The refurbishment plans for Northwood and Pinner seem to have had a lengthy gestation period. That is due in part to a wider review of Hillingdon's health economy and the detailed work that the health authority is doing on the implications of the national beds inquiry for intermediate care in its area. I have excellent individual GPs. They want a refurbished and modernised Northwood and Pinner community hospital to provide the intermediate care options alongside a virtuous circle of a strong primary care group and a slowly improving Northwick Park hospital, the local district general hospital.
That vision is supported in my constituency by most of the health care fraternity and local residents. I look now to my hon. Friend the Minister to provide some much needed push to the London region and to Hillingdon health authority to get on with the detailed planning for the modernisation of this important community asset.
The Minister for Public Health (Yvette Cooper ): I congratulate my hon. Friend the Member for Harrow, West (Mr. Thomas) on securing this debate, especially as it is the last Back-Bench initiated debate in Westminster Hall this Parliament. It is also gives us an opportunity to discuss the future of a local community facility that is greatly valued by the people who use it. My hon. Friend made a strong speech in support of the local community hospital, but also gave a powerful description of the views of local people. The views of the GPs in the area will clearly be important in the future direction of local services, particularly when the primary care trust will have such an important role.
Northwood and Pinner community hospital has 34 in-patient beds and is located in the London borough of Hillingdon. Although that is close to the border of my hon. Friend's constituency, it is actually in the constituency of the hon. Member for Ruislip-Northwood (Mr. Wilkinson), who is also present today. Ten beds are provided for respite care and 13 beds are supervised by a local consultant physician for patients who may require rehabilitation and physiotherapy following an acute illness, and may be awaiting residential or nursing home placement. Seven beds are provided for Hillingdon GP access and four for Harrow, West GPs. The average length of stay for patients is 28 days.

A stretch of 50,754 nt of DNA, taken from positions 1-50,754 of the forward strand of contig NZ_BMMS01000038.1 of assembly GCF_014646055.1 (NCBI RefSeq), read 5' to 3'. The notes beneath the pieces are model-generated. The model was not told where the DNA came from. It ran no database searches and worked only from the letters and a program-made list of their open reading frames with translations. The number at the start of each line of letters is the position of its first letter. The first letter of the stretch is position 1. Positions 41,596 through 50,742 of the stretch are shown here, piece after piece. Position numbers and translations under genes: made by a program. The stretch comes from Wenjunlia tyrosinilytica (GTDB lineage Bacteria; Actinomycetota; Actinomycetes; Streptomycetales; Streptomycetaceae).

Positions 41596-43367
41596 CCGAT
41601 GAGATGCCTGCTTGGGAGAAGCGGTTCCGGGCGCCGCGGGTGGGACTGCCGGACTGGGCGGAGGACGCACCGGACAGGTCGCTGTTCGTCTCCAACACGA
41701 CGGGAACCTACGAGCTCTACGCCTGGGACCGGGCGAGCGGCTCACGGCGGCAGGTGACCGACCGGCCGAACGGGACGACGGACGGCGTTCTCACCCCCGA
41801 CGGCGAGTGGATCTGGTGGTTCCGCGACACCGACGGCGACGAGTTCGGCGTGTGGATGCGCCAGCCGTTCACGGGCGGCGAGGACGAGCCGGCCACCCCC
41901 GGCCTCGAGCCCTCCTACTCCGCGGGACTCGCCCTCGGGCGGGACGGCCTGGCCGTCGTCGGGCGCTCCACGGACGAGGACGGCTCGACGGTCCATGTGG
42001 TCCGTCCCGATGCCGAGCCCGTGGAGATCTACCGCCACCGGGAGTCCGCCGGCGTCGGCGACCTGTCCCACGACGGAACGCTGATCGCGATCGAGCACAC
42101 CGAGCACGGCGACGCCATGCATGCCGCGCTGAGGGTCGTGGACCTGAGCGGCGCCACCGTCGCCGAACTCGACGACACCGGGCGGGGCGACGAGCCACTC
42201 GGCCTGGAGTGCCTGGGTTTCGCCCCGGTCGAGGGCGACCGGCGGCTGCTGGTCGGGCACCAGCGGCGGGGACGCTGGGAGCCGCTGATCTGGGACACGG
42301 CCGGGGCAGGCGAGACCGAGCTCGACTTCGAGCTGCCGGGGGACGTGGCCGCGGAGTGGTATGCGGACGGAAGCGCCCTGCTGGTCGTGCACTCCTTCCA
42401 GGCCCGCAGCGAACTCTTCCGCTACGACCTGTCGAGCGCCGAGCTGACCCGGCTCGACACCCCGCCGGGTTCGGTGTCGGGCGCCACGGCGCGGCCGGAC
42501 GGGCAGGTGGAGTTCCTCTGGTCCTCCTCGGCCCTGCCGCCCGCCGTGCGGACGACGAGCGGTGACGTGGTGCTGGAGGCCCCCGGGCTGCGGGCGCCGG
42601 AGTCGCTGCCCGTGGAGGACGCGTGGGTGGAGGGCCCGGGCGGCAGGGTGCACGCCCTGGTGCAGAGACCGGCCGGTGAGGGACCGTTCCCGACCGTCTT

The ownership of the Northwood and Pinner community hospital transferred to the Hillingdon Primary Care NHS trust when the PCT was established on 1 April 2000. Hillingdon PCT was a first wave trust, one of only two established at that time in London. It is therefore at the forefront of developing the new models of care for the 21st century NHS. The services at Northwood and Pinner community hospital continue to be managed for the present by Harrow and Hillingdon Healthcare NHS trust, but they are being progressively integrated with those run by the PCT. That is why we feel that the views of local GPs will be so important in determining the future direction of services.
The NHS in Hillingdon, in partnership with social services, is keen to implement an inclusive approach involving local community groups to review all its services, to develop new models of service, along with patient care pathways, which will be utilised to deliver the NHS plan. Proposals are being drawn up jointly between all partners, including an estates strategy for providing suitable premises and infrastructure for the services. The Northwood and Pinner community hospital site is an important part of the NHS facilities in the borough and is already providing some intermediate care services.
The PCT is working closely with health and social care partners in north Hillingdon and the local community to determine the future configuration of local services. I know that my hon. Friend will understand that Ministers cannot pre-empt the outcome of local discussions, but I can reassure hon. Members that any proposals for change will be discussed with the local community and, should changes to services be planned, they will be the subject of full consultation. I shall ensure that the points made so powerfully by my hon. Friend about the need for progress and direction are heard by Hillingdon health authority and by the other partners to the local debate. I reassure my hon.